She personally got involved with finding missing persons as an apprentice working under a detective. It was this boss who gave her the hypothetical task of tracking down her husband’s grandmother who had gone missing in 1939.

The task was meant to be a practice run for the cub detective who attacked it like a dog with a sock.

Given the many years that had gone by, finding the missing German woman, who had immigrated to the U.S. during WW II, become a nurse and later left her family, presumably for California, seemed a bit daunting at first.

If finding a missing person in this day in the age of the internet isn’t hard enough, Davis was tasked with the old-school mission of tracking down documents and relatives, which included her going to Germany. After a long roundabout journey, Davis found a newspaper story about a red-headed woman who had been found by mushroom pickers somewhere in West Virginia. The photo of the woman matched her bosses’ grandmother.

Mission complete. From then on, Davis was hooked and continues her passion to track down missing people and cold cases.

It’s a small, dedicated group, many of whom run into each other on the ground such as she and Wolfskill, who met on a case in Utah and became fast friends.

To date, she thinks she’s easily worked around 100 cases, most of which don’t end happily, but like Waldron and Wolfskill, “it gets in your blood and there’s no letting go.”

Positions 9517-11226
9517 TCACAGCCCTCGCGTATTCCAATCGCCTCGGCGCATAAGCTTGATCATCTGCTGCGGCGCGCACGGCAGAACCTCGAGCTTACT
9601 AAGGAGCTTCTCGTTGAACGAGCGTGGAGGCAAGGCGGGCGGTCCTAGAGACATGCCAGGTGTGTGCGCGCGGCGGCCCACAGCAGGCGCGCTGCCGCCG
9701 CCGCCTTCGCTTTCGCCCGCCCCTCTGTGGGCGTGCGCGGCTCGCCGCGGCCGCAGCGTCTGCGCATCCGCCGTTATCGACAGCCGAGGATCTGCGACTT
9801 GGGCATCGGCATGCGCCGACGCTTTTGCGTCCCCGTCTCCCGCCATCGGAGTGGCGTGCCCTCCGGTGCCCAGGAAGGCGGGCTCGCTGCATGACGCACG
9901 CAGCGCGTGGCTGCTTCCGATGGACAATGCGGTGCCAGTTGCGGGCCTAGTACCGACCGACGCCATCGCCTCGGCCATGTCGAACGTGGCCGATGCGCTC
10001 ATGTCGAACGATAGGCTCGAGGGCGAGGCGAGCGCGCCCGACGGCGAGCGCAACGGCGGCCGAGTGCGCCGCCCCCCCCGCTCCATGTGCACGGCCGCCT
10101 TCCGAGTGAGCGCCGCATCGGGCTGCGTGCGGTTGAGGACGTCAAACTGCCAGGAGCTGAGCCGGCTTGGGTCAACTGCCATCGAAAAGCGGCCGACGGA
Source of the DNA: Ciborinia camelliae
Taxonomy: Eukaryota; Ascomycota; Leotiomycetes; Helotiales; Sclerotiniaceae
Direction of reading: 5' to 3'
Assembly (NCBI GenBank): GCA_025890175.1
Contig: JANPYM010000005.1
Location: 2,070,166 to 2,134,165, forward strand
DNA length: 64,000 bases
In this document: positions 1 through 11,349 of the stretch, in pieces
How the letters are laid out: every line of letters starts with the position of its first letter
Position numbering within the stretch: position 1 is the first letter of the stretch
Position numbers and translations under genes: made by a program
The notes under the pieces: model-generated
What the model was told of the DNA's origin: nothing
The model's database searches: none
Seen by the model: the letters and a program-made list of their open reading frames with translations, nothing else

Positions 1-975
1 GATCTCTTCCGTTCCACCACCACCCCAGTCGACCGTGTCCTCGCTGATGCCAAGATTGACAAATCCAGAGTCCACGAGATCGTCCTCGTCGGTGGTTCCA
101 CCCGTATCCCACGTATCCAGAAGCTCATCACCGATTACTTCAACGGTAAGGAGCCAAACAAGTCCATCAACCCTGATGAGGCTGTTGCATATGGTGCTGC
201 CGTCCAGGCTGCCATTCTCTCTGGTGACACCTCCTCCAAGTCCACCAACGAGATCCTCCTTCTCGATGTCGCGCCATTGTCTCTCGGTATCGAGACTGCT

The trouble is finding people to help them, and she continues to look for more private investigators and volunteers, because given the constraints on law enforcement resources, most of the cases go cold.

Each week, there are an average of four new missing people reported nationwide on We Help the Missing, with volunteers working non-stop to create posters, plaster them in an area or town as well as work the case on the ground.

“There’s not enough help,” Davis said, “but we are doing all we can for these families. The big thing is to let them know that they’re not forgotten, and somebody is still holding out hope they’re found.”

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Meth Party Busted At Gillette Motel

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By Ryan Lewallen, County 17

Three individuals were arrested for drug use and possession after police reportedly found methamphetamine and marijuana at a local motel Sunday morning, according to Corporal Dan Stroup with the Gillette Police Department (GPD).

Police reportedly found the drugs while investigating a call to the Super 8 Motel March 28, where motel staff reported that some of their guests were acting strange.

Stroup stated the motel staff requested that police deploy a GPD K9 inside the motel around 10:30 a.m. and the K9 indicated on a door to a room occupied by a 40-year-old female, a 29-year-old female and a 33-year-old male.

Upon further investigation, police also located a 44-year-old male hiding in the bathtub behind a shower curtain, according to Stroup.

Police sought and were granted a search warrant. In the room, police allegedly found a combined total of 2.1 grams of suspected methamphetamine.

The K9 was also deployed in the parking lot, Stroup noted, and gave a positive indication on a 2007 Jeep, belonging to the 33-year-old male. Inside the jeep, police reportedly located one gram of suspected marijuana.

The 29-year-old female and the 44-year-old male were both arrested for possession of meth. The 44-year-old male was also charged with using meth and interference, Stroup said.

The 33-year-old male was arrested for possession of marijuana.

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Green River Man Arrested After Going on Two-Hour Crime Spree

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By Ellen Fike, Cowboy State Daily